For all of the speculation, there’s no sign yet of any immediate challenger to Johnson whom his opponents could rally around. And though both Foreign Secretary Liz Truss and Chancellor Rishi Sunak are said to be quietly readying themselves for a potential leadership campaign, the prime minister is also getting support from his cabinet.
“I feel very comfortable about the prime minister’s integrity,” Business Minister Paul Scully told the BBC on Friday. “Clearly though, I don't feel comfortable about the fact that it's been a difficult week for the government.”
The Christmas recess will shut down the parliamentary theater and offer an opportunity to reset. If he hasn’t reestablished control by the end of January, then his opponents — either on the backbenches or in the cabinet — may feel ready to move against him, according to one Tory figure.
Tory MPs speaking on condition of anonymity say they’ve been left high and dry by a government that led them into controversial votes, only to back down the next day. Johnson has also failed to shut down damaging stories by being open and truthful from the start, they said. And they are dismayed that no one in No. 10 was able to prevent mistakes like trying to protect former minister Owen Paterson who was found guilty of paid lobbying.
It was the handling of the Paterson affair that began Johnson’s unraveling and his multiple problems will be in focus again when voters in North Shropshire elect his successor on Thursday — the Liberal Democrats have been distributing leaflets that contrast the festivities of Johnson’s aides with the reality faced by most people last year.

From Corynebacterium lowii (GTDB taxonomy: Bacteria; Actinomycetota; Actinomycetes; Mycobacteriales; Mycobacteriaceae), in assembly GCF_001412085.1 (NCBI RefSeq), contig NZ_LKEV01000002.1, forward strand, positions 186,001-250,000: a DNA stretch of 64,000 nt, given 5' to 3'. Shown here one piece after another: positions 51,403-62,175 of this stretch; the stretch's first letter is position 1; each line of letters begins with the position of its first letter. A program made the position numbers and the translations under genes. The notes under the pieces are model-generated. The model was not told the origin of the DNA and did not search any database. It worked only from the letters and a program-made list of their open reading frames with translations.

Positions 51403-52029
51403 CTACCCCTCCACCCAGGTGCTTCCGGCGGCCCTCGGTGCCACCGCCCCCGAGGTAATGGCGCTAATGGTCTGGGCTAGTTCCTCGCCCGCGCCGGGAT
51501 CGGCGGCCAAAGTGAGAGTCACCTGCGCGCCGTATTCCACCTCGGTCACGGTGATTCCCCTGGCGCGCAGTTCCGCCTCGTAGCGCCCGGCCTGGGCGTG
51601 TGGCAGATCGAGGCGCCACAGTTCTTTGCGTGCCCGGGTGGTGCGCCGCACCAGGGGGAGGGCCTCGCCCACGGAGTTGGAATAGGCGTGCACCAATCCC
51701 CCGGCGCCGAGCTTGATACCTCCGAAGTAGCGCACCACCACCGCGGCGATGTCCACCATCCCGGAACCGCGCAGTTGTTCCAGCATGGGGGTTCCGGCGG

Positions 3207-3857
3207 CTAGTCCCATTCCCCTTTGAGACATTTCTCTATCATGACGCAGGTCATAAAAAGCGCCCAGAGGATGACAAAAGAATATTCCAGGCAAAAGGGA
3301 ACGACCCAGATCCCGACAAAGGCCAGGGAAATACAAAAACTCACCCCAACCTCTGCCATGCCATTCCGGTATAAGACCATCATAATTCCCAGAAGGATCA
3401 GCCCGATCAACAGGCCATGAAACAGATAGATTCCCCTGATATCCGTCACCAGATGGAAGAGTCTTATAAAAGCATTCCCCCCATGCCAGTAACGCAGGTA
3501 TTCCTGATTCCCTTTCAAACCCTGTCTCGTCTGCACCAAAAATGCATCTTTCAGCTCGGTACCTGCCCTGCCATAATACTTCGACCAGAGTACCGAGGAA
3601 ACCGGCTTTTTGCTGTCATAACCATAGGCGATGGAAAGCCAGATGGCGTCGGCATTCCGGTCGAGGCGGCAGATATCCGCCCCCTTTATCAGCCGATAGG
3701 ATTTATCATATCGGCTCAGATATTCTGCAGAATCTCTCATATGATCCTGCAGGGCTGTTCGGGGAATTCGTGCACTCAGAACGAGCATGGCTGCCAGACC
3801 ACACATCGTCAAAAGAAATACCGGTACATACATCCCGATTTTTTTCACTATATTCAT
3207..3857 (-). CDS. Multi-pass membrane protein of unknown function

The scandal over the Christmas party has energized the Lib Dem campaign over the past week, one party official said.
A defeat for the Tories in this rural, largely pro-Brexit district would be a massive blow to Johnson’s credibility. Paterson held the seat with a majority of almost 23,000 in 2019, more than 60% of the vote.
But it’s the string of revelations about Downing Street parties, and Johnson’s role in them, that may pose the biggest danger.
The premier faces accusations that several parties were held across government in winter 2020, just as the country faced severe restrictions on socializing, with people even unable to visit dying relatives in hospital.
Three of the alleged gatherings in Whitehall — one of which Johnson is said to have attended — are now being investigated by the U.K.’s top civil servant, Simon Case. Several Tory MPs said they feared that the government’s credibility had been fatally undermined and people would simply refuse to follow new Covid rules.
One Tory MP, William Wragg, told Johnson bluntly in the House of Commons it was a “diversionary tactic” designed to distract from his own problems.
The new rules will pass, thanks to the support of opposition parties, but a major rebellion would inflict serious damage on Johnson all the same.
Another backbencher said they expected a number of MPs to decide Tuesday was the perfect day to knock on doors in North Shropshire so they could avoid the vote, particularly ministerial aides who would lose their jobs if they failed to back the government.
“People don’t trust a word that’s coming out of Boris Johnson’s mouth at the moment,” said Chris Curtis, senior research manager at polling company Opinium.